Now normally that’s just annoying. Given I was in a nice, flat, cool enclosed garage.. spending 2 hours to change a tube is not a huge deal.

But in this case, I couldn’t find what made it flat! If there was a nail or screw or something, fine.  But.. no.. nothing. I even doused the whole thing with soapy water, and the only bubbles were coming up around the valve stem.

I don’t like mysterious mechanical things several thousand miles from home, so I phoned around and found a shop about 30 minutes away (on a Monday no less, which is a miracle in itself since most motorcycle shops are closed Mondays.)

So, I pumped the tire back up and determined it was losing about 3 PSI per 30 minutes, enough time to get over there.

They took it apart and….. they were stumped too!

Nothing in the tire, the puncture is on the tread side (not the rim strip.) and nothing.

The only odd thing is the tube does feel a bit squishy where the puncture was. Maybe manufacturing defect?  Or something speared the tire and then left without leaving a trace?

Oh well.  They put in my spare tube, put it back together, and I headed back.

Hopefully it will stay inflated over night.

Day 21: Guardsman Pass & Empire Pass, Park City CO

Guardsman Pass from Midway is in the top 20, and Empire is in the top 50 or so, but I’ve a hard time taking any climb seriously after doing Pike’s Peak!  Combined it was around 6000 feet of ascent. [Strava activity here]

Both of these have sustained sections of 10% or greater – the granny gear finally got serious usage (excepting that top part of Pike’s, which was more oxygen related than grade related.) The lower part of Guardsman is relentless 10-15% for the first several miles, I saw 22% on one switchback. The average grade was deceptive as there were a few VERY short downhill sections.

I didn’t take many photographs, the mosquitos were out again and I have barely recovered from the last round of Colorado mosquitos – at least Colorado mosquitos didn’t seem to have whatever flesh eating bacteria lives in Wyoming mosquitos, they were more normal level of annoying instead of terrifying red welts the size of quarters.

Top of Empire before descending into Midway – all new pavement!

Scenery was a nice change of pace from the desert

Top of Guardsman pass

I’ll be doing parts of this route again on Monday – Empire and the top 2 miles of Guardsman, before descending Big Cottonwood and then climbing back up.

The question is if I will also attempt Little Cottonwood – this is another 4K in-n-out climb at the bottom of Big Cottonwood.  That’ll make for a 10.5K day – I’ve purposefully been keeping the bike legs relatively short to ensure enough recovery time between bicycling & motorcycling – but I have no climb (or even destination yet) planned after Monday, so I might just go empty the tank if I’m feeling good.

Tomorrow is a maintenance day (bike, moto, laundry, etc) so I’ll have time to figure out what I’m doing next!

Day 19: Colorado National Monument

This wasn’t on the big climb list, but on the “scenic optional route” list I had put together if the timing/weather/geography worked out.

It was definitely worth it – really epic scenery and a great route that winds up and over the terrain.

This time the sun was finally in my favor instead of riding directly into the sunrise.

The ride itself was very enjoyable, and I saw more cyclists than cars (at least early morning on a week day.)

Sun rising

Gettin’ closer

Turn off to the Monument loop

One of the dozen switchbacks that levers you up the mountain

Finally, good lighting!

Along the top, you roll around the edge of the plateau before descending again

Where there’s a sign, there’s a photo

After the quasi-summit, the descent is fast and technical – I did not take photos since I felt myself spending too much time staring at the scenery and not paying attention to the switchbacks, so I settled on safely getting back to the valley.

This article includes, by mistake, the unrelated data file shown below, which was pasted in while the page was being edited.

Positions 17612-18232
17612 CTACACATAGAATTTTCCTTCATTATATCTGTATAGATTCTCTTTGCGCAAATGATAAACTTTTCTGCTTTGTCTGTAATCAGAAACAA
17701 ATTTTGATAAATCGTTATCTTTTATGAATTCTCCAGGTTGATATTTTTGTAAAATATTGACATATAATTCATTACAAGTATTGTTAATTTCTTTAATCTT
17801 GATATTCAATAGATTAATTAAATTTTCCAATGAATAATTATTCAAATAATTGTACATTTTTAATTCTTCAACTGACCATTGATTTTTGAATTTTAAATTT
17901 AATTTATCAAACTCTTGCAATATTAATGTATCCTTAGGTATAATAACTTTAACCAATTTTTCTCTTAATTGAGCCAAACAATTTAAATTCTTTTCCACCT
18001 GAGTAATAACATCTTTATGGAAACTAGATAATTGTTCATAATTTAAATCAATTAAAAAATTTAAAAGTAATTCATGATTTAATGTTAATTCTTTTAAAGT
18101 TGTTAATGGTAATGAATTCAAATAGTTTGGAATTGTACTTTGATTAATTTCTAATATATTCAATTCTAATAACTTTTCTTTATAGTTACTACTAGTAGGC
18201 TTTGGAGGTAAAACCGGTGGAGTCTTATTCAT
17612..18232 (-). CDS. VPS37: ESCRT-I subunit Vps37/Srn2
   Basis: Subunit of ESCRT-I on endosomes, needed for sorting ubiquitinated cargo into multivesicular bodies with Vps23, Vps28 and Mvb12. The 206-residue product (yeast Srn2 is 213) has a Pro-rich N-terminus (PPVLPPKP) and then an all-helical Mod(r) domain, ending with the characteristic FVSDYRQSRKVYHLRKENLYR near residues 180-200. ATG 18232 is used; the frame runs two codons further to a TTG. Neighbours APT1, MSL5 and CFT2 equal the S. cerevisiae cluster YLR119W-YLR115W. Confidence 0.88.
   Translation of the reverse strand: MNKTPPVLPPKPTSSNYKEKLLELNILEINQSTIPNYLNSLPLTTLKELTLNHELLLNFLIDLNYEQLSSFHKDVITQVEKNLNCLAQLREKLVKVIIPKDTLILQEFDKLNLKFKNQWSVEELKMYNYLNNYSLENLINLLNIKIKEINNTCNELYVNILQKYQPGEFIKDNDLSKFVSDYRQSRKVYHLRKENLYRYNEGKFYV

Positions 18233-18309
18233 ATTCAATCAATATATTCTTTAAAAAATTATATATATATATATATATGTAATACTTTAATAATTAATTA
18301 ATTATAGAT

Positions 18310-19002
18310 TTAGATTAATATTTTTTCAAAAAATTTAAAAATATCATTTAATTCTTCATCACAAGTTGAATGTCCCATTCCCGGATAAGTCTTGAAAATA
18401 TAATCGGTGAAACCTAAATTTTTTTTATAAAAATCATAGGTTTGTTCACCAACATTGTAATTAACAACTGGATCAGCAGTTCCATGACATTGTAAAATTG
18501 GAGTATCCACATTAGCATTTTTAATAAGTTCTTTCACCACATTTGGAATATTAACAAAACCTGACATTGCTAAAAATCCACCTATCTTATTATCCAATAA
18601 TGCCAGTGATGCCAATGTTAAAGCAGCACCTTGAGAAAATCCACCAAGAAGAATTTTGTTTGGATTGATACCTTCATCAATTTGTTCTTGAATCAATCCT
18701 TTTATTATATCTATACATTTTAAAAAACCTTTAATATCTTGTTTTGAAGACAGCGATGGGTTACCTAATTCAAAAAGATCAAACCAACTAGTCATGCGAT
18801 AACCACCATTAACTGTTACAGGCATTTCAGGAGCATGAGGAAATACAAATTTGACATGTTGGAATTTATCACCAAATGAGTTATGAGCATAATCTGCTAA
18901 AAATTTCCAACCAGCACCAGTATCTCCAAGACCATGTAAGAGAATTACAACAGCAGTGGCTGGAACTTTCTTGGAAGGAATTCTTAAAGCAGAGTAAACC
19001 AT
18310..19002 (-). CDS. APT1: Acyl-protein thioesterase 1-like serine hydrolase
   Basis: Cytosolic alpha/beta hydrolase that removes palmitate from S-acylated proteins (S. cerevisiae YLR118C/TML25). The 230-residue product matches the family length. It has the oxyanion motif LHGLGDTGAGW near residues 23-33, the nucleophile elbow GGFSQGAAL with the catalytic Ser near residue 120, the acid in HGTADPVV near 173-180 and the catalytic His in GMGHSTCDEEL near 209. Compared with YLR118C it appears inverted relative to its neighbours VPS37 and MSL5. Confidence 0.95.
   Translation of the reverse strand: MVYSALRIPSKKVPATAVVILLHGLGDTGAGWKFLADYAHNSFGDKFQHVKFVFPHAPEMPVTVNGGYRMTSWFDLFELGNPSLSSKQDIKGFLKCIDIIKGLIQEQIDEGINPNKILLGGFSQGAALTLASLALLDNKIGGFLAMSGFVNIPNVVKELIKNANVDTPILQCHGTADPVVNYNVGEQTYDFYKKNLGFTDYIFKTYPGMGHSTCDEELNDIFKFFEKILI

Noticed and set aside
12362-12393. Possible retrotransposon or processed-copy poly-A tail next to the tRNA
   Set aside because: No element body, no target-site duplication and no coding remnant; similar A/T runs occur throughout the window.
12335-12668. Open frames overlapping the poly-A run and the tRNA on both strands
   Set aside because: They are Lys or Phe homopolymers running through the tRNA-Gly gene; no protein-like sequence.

Tomorrow is a long motorcycle day to Park City, UT.  Starting in Park City means I’ll be doing some double climbs (front and backsides) but I decided I’d rather be cooler in Park City than roasting in the valleys.

Day 18: Grand Mesa, CO

Grand Mesa takes you up to one of the largest mesa’s in the US, to nearly 11,000 feet of elevation. [Strava Activity Here]

I wanted to make sure I got back before check-out so I could shower before heading to Grand Junction, so I left before dawn and rolled 2 miles down hill to the official start of the climb.


After the two 14ers (Pike’s & Evans) I was happy that I could just ride my own pace and not worry about going easy for the first half.

The climb is pretty consistent – never too steep and not too boring, and the scenery changes from desert, to alpine, to tundra meadows pretty quickly. The early lighting didn’t lend itself to great pictures, but the views with the desert plateaus and mountains were pretty cool.

Thunderstorm rainbow in the distance

Switchbacks that take you up the side of the mesa

Looking down.. hazy due to thunderstorms

Grade eases up near the top, and mosquitos!

“Falling Rock”

Lakes == mosquito plateau

The worst part was the continued road construction – miles and miles of fresh chip seal turned this into a gravel ride. Luckily the descent is not particularly technical, so I didn’t worry much about it.

3/4 down I got caught up in one way traffic control again, waiting for an escort vehicle. When they finally arrived, they asked if I’d like my bike carried down instead of riding and I was totally fine with that – not due to the risk, but due to all the dirt I’d have to eat following a bunch of cars on gravel!

Made it back to the hotel with plenty of time to shower and pack up, and headed to Grand Junction.. and promptly got stuck in another one-way traffic control.. for 30+ minutes, in 95 degree heat.  This was not pleasant, I felt like my motorcycle gear was filling up with sweat from the bottom up.

Once finally released, I made my way to Grand Junction and stopped at a cafe for a gallon of iced coffee to recover from that huge, 1 hour motorcycle ride!

Tomorrow is a non-climbing day, I’ll be getting up early again to do the Colorado National Monument loop (44 miles, 3400 ascent.)